All alcohol goes in and out of fashion but no other spirit category has had the meteoric rise of Japanese Whisky.
Five years ago, you wouldn’t have been alone in not knowing that Japan even made Whisky, much less that it is of the quality that we know today. Yet in that time, Japanese Whisky has gone from a little-known niche category to one of the most highly sought-after spirit types.
But as with all overnight success stories, years of hard work went into perfecting the balance and sophistication that is now gaining such international acclaim. In fact, it has been nearly a century since the first commercial Whisky distillery opened in Japan.
The abridged history of Japanese Whisky
Masataka Taketsuru Is known as the father of Japanese Whisky. He spent five years in Scotland as an apprentice to a variety of distilleries, learning the art of Whisky-making. On his return to Japan, he was employed by Shinjiro Torii and together they started the Yamazaki distillery in 1923.
After 10 years though, Taketsuru left Yamazki after continued disagreements with Torii. These essentially boiled down to issues of art vs commerce. Taketsuru went off to open his own distillery, Yoichi, in Northern Japan. He chose that location the climate was more similar to Scotland.
Over the 20th century, these two distilleries would go on to become Suntory (Yamazkai) and Nikka (Yoichi), the cornerstones of the Japanese whisky industry – as well as bitter business rivals. But until the end of the 20th-century Japanese whisky was still almost an entirely domestic product. That changed in the early 21st century when Nikka and Suntory began picking up awards at international Whisky competitions.
So what is Japanese Whisky?
In contrast to the strict classifications surrounding Scotch or Bourbon, Japanese whisky has only one: it must be made in Japan. While the production is still essentially the same as Scotch (distilled malted barley that is barrel-aged for a minimum of three years) the differences in the methods make Japanese Whisky distinct.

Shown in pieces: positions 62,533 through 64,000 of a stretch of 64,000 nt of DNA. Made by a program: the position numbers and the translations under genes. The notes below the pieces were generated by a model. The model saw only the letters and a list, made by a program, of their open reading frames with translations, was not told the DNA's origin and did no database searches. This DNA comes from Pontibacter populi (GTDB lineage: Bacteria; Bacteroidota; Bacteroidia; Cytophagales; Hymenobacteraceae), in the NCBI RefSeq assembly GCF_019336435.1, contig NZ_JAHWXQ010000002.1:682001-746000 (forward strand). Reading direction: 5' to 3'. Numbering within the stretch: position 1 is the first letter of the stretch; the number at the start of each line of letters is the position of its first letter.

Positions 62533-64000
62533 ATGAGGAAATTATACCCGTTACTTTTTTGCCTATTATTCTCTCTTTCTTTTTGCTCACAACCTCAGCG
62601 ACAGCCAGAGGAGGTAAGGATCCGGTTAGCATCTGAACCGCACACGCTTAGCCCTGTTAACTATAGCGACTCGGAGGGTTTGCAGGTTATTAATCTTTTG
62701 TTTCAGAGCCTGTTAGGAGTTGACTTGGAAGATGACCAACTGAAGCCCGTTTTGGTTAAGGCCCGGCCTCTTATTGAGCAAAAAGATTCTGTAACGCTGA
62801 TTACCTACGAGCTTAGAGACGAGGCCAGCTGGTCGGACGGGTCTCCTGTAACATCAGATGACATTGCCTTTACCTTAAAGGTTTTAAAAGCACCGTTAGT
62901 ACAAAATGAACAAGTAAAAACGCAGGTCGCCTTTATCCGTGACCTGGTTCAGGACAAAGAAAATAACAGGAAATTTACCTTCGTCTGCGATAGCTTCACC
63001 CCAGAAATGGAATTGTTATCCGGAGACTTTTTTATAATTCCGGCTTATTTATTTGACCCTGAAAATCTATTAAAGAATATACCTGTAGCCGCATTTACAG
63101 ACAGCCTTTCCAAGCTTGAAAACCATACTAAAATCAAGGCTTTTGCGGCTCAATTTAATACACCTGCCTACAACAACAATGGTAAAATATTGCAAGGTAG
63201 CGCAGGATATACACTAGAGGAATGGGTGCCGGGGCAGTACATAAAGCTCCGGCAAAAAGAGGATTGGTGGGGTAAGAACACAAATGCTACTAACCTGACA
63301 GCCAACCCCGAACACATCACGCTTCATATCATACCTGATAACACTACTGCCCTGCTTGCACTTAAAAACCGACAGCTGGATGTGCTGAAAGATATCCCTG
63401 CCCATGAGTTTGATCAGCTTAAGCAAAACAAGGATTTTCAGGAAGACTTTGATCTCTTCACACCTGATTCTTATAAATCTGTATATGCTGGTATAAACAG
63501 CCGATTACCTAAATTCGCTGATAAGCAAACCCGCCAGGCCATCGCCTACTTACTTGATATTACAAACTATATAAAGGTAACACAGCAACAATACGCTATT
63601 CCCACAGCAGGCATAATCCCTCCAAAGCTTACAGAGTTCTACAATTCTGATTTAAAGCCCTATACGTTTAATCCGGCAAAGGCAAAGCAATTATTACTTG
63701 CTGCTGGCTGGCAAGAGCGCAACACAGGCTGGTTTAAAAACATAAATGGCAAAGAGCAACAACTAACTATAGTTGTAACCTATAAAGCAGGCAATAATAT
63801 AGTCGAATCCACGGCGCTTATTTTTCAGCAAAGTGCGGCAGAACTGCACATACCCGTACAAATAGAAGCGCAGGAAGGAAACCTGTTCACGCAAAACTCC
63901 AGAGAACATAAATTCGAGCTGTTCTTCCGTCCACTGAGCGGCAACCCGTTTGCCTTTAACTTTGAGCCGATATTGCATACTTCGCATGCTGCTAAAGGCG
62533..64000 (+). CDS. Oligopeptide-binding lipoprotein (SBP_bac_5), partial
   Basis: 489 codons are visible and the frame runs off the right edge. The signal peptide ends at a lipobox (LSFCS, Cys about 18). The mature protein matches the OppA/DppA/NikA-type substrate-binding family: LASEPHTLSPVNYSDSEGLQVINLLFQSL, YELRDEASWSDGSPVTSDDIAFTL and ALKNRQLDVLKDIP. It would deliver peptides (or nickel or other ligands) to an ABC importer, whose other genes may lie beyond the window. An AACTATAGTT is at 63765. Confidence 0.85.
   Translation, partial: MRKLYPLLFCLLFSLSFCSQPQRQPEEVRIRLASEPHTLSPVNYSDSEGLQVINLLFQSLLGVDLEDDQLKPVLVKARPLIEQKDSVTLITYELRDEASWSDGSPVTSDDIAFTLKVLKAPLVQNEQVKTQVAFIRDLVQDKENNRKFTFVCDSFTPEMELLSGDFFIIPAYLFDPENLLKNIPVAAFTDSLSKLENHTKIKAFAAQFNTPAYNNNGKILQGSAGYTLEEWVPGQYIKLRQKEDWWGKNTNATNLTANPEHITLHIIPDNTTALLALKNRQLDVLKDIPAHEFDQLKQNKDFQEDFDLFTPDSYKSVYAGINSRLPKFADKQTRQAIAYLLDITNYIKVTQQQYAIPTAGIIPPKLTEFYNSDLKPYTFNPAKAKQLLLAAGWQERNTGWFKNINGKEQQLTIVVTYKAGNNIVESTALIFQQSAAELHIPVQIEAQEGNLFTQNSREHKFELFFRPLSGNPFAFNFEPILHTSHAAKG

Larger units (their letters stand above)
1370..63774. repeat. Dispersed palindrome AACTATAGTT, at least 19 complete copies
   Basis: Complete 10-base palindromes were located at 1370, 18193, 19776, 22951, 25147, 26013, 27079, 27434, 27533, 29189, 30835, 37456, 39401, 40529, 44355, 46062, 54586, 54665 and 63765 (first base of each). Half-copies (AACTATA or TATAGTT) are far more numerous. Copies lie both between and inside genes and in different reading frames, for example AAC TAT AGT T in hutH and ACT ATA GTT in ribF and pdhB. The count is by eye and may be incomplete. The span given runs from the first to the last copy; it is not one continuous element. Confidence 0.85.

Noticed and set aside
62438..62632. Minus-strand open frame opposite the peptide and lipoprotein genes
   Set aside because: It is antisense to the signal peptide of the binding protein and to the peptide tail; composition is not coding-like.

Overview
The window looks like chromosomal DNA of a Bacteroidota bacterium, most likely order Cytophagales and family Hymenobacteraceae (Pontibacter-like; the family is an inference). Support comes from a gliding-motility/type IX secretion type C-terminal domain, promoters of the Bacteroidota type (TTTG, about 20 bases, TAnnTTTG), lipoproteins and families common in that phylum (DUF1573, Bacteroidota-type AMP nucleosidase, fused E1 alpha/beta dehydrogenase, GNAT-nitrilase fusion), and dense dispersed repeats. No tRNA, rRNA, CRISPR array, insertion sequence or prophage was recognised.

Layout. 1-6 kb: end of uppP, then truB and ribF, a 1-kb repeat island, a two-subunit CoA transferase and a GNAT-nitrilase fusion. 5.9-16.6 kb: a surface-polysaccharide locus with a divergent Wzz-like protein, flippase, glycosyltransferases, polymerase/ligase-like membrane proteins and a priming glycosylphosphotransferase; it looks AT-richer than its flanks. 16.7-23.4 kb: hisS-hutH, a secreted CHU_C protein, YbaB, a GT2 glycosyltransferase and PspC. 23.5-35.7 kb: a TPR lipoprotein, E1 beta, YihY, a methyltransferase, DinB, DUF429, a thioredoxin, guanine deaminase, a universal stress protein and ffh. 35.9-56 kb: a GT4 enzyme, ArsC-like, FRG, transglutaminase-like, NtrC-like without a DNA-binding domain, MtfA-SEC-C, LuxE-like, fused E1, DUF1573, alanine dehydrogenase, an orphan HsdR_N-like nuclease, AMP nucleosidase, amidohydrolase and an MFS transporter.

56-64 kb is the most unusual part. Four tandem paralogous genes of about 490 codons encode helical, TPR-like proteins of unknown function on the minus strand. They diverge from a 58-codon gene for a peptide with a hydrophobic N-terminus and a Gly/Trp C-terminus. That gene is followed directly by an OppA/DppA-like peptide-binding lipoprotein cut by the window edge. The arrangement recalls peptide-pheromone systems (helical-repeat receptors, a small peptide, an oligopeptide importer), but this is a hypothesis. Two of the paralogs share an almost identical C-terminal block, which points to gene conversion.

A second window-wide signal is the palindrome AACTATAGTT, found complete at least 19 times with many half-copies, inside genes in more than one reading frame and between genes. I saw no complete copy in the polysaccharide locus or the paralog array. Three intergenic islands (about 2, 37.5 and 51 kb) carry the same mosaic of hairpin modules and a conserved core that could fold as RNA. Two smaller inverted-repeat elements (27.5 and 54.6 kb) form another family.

Japanese whisky puts a particular emphasis on blending, choosing to do so in-house. In contrast to Scotch producers, Japan’s distilleries work by a vertically integrated method, meaning the companies own both the distilleries and the brands of blended whiskies. Japanese producers do not trade with their competitors but instead, each house puts out a wide range of styles, using multiple types of stills, diverse fermentation methods, and a wide range of ageing casks.
Constantly tweaking and improving their process, Japanese Distillers have a reputation of experimentation and innovation, as they are constantly refining each step of their distillation, fermentation and maturation methods.
Don’t panic about the shortages
Yes, Japanese whisky is in the midst of a huge supply glitch. And yes, age labels have been removed from most ranges. But new products being released to replace those that are no longer with us, and the category as a whole is enjoying increasing diversity.
More whisky is on the way, but the category’s growth domestically and internationally after an extended period of stagnation depleted whisky warehouses. So chill, it will get better. There’s still plenty of Japanese Whisky out there and there’s more being patiently aged and awaiting its turn for the years ahead.
Don’t dismiss blended Japanese Whisky.
When it comes it cocktails, we are strong believers that blended Whisky is the way to go anyway. Yes, Japanese Whisky has made its name with age labelled product but don’t forget the Japanese master blenders have spent decades perfecting the art of whisky blending. They have, and continue, to experiment with an infinite combination of whiskies, aged in at least a dozen types of casks and distilled with different grains. They know what they are doing.
Seek out smaller Japanese Whisky distilleries
Sure, Suntory and Nikka are the big guns when it comes to Whisky distilleries in Japan but there are also a few small players that are making a name for themselves as well.
Distilleries like Mars Shinshu (who are the third most prominent whisky maker in Japan) and
Chichibu is doing some really interesting things. Chichibu has just released their IPA Finish, where single malt has been aged in casks previously holding India pale ale.
There are also a number of new distilleries in the planning. The Sakurao distillery is set to open later this year and hopes to create Hiroshima’s first single malt whisky and craft gin. The Kanosuke distillery in Kagoshima is being established by Komasa Jyozo Co, a Shochu maker founded in 1883. The Chokaisan distillery will also open at the end of the year with the annual capacity estimated a 90,000 litres.
Including the new sites, Japan will now be home to over 20 active distilleries, so there is plenty to explore.
We have seven cocktails that will not only bring out the best in your Japanese Whisky but leaving you asking why you haven’t been mixing up more of the stuff.